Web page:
Sunday, May 25, 2008


Type 1 diabetes occurs when certain specialized parts of the pancreas, known as islet cells, are destroyed and no longer produce insulin. An adequate supply of insulin is very important, as it helps the body efficiently capture energy from the food we eat, and is necessary to the proper functioning of the body. Type 1 diabetes usually develops in childhood or adolescence (hence the term "juvenile diabetes"), and accounts for 10 percent of all diabetes cases in Canada. Risk FactorsThe causes of type 1 diabetes are largely unknown. Risk factors currently under study include exposure to cow's milk in infancy, and infections of various kinds. SymptomsThe signs and symptoms of type 1 diabetes include:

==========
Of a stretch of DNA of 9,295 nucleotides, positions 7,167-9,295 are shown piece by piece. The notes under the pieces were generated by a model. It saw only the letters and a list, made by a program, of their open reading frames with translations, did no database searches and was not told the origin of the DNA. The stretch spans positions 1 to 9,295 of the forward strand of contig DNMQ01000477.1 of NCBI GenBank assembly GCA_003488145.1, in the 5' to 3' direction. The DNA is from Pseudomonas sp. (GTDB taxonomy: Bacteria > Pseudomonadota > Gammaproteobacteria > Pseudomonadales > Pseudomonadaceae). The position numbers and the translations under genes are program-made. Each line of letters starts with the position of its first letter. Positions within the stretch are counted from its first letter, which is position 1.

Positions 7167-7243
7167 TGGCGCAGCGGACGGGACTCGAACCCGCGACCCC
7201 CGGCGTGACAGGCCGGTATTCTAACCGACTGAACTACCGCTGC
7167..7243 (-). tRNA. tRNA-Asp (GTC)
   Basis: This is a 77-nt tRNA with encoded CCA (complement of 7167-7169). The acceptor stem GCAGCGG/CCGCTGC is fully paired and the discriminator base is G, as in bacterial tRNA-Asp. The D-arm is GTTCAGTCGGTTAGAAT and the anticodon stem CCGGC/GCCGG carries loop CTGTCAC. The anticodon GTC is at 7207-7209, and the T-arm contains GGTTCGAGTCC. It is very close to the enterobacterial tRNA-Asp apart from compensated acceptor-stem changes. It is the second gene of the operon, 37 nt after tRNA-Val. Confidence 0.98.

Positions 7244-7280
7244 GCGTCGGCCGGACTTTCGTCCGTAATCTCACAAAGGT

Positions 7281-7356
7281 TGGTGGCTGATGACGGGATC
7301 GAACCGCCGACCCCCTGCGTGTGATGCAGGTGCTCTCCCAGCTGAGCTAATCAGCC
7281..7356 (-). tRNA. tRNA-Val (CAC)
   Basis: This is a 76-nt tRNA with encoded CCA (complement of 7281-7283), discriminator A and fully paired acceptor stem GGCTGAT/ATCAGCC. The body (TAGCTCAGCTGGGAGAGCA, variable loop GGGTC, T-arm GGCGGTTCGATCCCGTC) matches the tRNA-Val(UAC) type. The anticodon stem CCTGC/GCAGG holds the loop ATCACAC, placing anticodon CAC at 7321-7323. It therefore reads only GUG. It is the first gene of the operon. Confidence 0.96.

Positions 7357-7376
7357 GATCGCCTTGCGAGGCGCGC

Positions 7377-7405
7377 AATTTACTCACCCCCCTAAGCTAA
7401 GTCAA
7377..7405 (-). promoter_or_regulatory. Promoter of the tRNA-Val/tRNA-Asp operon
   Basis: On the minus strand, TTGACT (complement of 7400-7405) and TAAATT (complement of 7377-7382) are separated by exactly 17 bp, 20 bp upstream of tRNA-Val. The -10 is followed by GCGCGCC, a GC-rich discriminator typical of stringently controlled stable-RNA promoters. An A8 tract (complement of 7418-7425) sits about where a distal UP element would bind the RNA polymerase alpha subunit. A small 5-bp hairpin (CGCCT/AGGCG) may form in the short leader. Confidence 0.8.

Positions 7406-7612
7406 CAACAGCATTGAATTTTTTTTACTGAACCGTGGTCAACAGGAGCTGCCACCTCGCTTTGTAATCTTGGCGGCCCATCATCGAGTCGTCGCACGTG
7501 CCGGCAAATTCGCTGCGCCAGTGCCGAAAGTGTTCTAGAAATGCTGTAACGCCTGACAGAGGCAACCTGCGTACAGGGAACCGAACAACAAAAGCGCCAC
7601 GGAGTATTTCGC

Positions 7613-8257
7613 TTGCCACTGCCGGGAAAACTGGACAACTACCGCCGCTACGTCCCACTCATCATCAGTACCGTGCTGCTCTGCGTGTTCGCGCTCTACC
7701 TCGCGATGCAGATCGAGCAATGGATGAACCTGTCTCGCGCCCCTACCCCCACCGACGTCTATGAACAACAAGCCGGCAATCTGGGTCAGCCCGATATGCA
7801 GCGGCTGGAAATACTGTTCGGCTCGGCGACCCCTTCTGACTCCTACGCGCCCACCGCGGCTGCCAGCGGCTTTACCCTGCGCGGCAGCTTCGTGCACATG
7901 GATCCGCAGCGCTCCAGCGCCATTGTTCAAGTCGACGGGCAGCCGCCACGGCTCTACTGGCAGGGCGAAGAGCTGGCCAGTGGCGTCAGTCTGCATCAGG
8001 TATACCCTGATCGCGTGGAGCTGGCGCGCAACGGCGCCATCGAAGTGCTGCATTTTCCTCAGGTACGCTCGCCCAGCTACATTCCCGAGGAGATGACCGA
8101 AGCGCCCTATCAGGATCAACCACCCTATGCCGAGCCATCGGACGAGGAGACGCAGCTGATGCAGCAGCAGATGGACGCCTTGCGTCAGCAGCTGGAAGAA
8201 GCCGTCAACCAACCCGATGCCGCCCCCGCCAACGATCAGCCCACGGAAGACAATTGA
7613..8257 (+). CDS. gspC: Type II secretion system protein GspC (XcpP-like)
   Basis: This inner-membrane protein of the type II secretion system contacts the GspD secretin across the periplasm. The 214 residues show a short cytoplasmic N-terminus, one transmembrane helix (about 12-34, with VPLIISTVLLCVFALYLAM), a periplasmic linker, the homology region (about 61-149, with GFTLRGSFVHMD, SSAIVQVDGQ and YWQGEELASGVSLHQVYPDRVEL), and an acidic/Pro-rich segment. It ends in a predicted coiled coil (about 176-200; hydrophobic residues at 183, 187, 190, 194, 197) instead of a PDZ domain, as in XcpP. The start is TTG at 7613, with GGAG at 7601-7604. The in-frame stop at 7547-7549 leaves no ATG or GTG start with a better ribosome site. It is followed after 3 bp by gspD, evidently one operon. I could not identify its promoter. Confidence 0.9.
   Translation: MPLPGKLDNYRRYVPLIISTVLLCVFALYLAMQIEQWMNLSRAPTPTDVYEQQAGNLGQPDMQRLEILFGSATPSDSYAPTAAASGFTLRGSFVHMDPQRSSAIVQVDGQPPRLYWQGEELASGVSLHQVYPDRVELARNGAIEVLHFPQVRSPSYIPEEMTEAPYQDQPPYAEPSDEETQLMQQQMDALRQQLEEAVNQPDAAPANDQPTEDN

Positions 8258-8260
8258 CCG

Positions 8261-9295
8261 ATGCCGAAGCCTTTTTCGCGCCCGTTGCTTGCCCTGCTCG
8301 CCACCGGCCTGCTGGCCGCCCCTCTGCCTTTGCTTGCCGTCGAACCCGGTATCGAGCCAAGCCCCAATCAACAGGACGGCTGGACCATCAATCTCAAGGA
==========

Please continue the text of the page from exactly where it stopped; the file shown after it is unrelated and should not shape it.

• frequent urination in large amounts,
  • excessive thirst,
  • unusual weight loss,
  • fatigue,
  • irritability,
  • nausea and vomiting, and a particular odour to the breath (acetone or sweet).
Also, children with type 1 may not grow as well as other children of the same age. Although, most people with type 1 experience one or more of the above symptoms before seeing a physician, it is possible for altered consciousness (such as a coma) to be the first symptom of type 1 diabetes.

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